The answer I have come to (with help from some dear friends) is that it is a combination of both. We can all do things that glorify God and we can all live a pure life that glorifies God. Most importantly (as a friend pointed out), its about what others see. One of the most purposeful lives we can live is one where others see God in us (thanks Leslea!). This can be a combination of what we do, how we life our life, who we surround ourselves with, etc. Now, finally figuring out my answer to this question that God posed to me on my run is great and all, but the answer scares me. Living a life where others see God in you! Am I living a life like that? I hope to think so but I know I have a long way to go on this. I guess I have realized that no matter what we do, we should live and live and do things hat let others see God in us and through us. This is the life that I long for and I am working towards. Aren't we all? So this new question that God has posed, that I now try to reflect on when I run is, "In what ways can I live a life, where others see God in me?" I'll let you reflect on that question as well! Until next time.....

Wednesday, September 28, 2011

2-minute Joplin Mission Trip Reflection

Our Joplin Recovery Group had the honor of presenting a presentation to faculty/staff across campus about our experience working in Joplin just 2 weeks after the tornado hit. We only had 1 hour and there are quite a few of us so we each had to limit our reflection to 2 minutes. When I found this out I started to stress out about not only what I wanted to say but also, how am I going to do it in only 2 minutes! I struggled for over a week with what I was going to say. After a conversation with my dear roommate, Autumn, and a refreshing run, I finally knew what message God wanted me to share. I started writing. Of course I had to take alot out to keep it to 2 minutes (Thanks Autumn!). I decided that I would write it the way I was going to read it. I remember hearing the students stories during Kairos where they had written their story and then read it. It was so effective! I know that when you talk about a reflection or something personal, its hard to stay on track so I knew this was going to be the right way to present the message that God had placed on my heart. The following is my reflection that I shared during the presentation:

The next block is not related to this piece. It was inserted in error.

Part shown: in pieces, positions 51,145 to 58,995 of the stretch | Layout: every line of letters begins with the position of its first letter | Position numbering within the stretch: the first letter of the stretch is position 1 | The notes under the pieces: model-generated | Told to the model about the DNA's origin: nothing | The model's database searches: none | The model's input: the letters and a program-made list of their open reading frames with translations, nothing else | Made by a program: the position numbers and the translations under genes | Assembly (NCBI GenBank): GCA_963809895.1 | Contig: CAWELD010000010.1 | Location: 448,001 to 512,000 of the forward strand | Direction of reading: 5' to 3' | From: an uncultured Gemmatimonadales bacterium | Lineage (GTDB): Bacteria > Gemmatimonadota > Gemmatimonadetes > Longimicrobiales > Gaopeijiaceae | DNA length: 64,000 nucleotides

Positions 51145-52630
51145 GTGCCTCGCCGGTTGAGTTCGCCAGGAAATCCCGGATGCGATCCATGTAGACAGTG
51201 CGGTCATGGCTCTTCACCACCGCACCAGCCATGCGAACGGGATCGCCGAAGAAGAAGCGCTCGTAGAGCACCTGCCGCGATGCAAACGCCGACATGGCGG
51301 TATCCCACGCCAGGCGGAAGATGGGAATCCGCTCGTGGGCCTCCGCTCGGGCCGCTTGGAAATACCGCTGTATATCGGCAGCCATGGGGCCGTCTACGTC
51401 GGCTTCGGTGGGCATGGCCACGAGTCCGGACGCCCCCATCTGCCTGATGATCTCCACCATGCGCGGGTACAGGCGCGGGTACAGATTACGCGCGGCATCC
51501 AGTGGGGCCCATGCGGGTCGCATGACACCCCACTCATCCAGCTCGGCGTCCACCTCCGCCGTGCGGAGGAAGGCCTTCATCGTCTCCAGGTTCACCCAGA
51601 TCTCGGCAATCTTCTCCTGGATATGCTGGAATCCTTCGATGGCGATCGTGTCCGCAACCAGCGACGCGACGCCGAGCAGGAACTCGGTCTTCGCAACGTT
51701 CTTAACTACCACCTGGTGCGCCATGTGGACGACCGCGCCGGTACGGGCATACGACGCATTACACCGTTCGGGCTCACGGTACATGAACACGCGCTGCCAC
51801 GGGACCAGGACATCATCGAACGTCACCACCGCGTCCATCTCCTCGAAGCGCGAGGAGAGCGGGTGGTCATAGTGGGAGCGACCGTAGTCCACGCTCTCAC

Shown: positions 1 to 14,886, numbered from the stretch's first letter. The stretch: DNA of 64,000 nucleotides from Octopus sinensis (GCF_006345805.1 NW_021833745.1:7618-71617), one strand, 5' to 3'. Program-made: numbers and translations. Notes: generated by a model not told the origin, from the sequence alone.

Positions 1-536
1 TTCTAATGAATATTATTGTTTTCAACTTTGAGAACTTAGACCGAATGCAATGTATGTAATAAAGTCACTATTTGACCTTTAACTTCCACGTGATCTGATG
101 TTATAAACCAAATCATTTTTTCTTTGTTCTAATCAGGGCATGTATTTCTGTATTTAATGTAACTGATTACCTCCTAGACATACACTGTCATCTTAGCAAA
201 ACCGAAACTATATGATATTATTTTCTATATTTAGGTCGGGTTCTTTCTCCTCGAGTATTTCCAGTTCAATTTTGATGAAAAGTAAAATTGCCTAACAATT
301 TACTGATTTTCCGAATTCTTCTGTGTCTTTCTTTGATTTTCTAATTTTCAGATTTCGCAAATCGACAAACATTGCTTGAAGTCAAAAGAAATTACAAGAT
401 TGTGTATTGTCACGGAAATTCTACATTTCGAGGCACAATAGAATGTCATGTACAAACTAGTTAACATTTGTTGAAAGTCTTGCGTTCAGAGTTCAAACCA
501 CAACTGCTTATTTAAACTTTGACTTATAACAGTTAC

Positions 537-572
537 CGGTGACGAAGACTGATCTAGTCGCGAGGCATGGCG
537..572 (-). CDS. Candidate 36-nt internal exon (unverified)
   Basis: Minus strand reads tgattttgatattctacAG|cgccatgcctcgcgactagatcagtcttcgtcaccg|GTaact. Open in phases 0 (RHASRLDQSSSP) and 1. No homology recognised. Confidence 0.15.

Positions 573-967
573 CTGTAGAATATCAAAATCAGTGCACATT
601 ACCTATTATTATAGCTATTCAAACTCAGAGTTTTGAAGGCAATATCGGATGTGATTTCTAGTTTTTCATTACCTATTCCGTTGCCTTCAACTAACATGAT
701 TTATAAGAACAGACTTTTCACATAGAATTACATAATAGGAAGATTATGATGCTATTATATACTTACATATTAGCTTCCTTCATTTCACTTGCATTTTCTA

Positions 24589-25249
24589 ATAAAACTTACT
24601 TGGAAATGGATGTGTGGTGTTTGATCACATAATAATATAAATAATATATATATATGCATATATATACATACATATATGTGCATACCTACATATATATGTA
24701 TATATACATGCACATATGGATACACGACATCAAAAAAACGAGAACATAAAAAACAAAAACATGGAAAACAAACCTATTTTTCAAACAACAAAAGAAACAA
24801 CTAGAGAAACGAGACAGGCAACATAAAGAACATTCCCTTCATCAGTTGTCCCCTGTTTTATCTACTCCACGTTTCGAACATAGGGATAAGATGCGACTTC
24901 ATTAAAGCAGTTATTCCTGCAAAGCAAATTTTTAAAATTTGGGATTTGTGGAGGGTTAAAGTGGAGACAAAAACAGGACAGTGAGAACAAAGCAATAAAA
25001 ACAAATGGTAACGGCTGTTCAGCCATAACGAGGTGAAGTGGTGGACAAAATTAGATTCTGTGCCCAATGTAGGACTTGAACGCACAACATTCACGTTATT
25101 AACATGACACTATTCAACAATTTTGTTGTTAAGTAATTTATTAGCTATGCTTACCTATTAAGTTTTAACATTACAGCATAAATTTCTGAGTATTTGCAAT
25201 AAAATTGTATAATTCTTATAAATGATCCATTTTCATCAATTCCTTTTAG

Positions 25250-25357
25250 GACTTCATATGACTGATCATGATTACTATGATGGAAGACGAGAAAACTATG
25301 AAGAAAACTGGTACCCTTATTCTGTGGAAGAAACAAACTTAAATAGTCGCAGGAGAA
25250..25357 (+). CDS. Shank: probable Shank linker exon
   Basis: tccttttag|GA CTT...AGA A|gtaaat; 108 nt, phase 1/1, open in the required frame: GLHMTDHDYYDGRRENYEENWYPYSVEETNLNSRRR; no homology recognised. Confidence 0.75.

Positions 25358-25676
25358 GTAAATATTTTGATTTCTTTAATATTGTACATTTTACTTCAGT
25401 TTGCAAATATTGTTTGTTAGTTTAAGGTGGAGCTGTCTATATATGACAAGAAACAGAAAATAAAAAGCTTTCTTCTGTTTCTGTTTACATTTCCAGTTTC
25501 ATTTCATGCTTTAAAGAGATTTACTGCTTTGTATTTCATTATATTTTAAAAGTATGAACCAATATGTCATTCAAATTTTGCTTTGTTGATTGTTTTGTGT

My name is Andra Bickel and I am the Assistant Director of Student Activities and this is my Joplin reflection:

I could stand up here for hours to share stories of the amazing Regis family that I shared this experience with. Or tell you of the many unbelievable stories of survival that we heard. I would love to share with you the funny moments our group experienced and tell you about the projects we helped with. But I only have 2 minutes and if I had to sum up my Joplin experience it would be this:

I believe that God places a calling on our heart and will show us an opportunity to serve in that capacity, our role is to take the leap of faith.

Immediately after hearing about the devastation in Joplin, God put a call on my heart to help. I kept throwing around options in my head. Maybe I could donate food, clothes or maybe collect money from friends and colleagues and send it to Joplin? Nothing felt right. By word of mouth I heard about a Joplin relief effort that was forming here at Regis. Instantly I knew that this was my opportunity to serve. Without having any information about when the trip was leaving, who was going, what we would be doing, or even if there was still room, I emailed Janet to see if there was space for me. I took the leap of faith. I found out within a few hours that there was room and that the trip was leaving in a few days. The next few days were filled with making sure I could take the mission leave, getting a tetanus shot and mentally preparing for what was ahead.

This unavoidable call on my heart and the hoops that I jumped through to be able to go on this trip in the short amount of time reminds me of a few lines from St. Ignatius of Loyola.

“Teach me to serve you as you deserve, to give and to not count the cost.”

As busy as our lives get and the many responsibilities that we have, this is not as easy as it seems. We might feel a calling placed on our heart and God might show us the opportunity to serve in that capacity but the “What about” statements start running through our head, “What about all of the projects at work, What about my kids or my significant other and so on and so on?

But I think St. Ignatius is calling us into a deeper trust with God to know that if we take that leap of faith and choose to “give and to not count the cost” that He will make sure that all of those other details work themselves out.

This trip was one of the most humbling and moving experiences I have ever been part of. Now, a few months removed from this experience, I still reflect not only on the difference we made, but how this experience has ultimately changed me. I know that from my experience in Joplin, God has put another call on my heart and that when he reaches out in this way to each one of us, we just have to be ready to take the leap of faith and to be ready as St. Ignatius calls us “to give and to not count the cost”

Friday, June 10, 2011

The beginning: Road trip with strangers

Day 1. 8am. Strangers meet to embark on a journey that will certainly change us. To my surprise Channel 7 News is there. Interviewing and taking video to create a story about our team. We load up our caravan with tools, luggage, much needed water & sunscreen and our hope for the experience. We huddle around and share our hopes for this trip. I shared my hope that we would all truly be able to "be" with the people of Joplin. That we will be able to truly walk beside them and comfort them in their time of struggle. Mike, a member of our team who has had many experiences with service trips and disaster relief shared a story with us. The story of the starfish: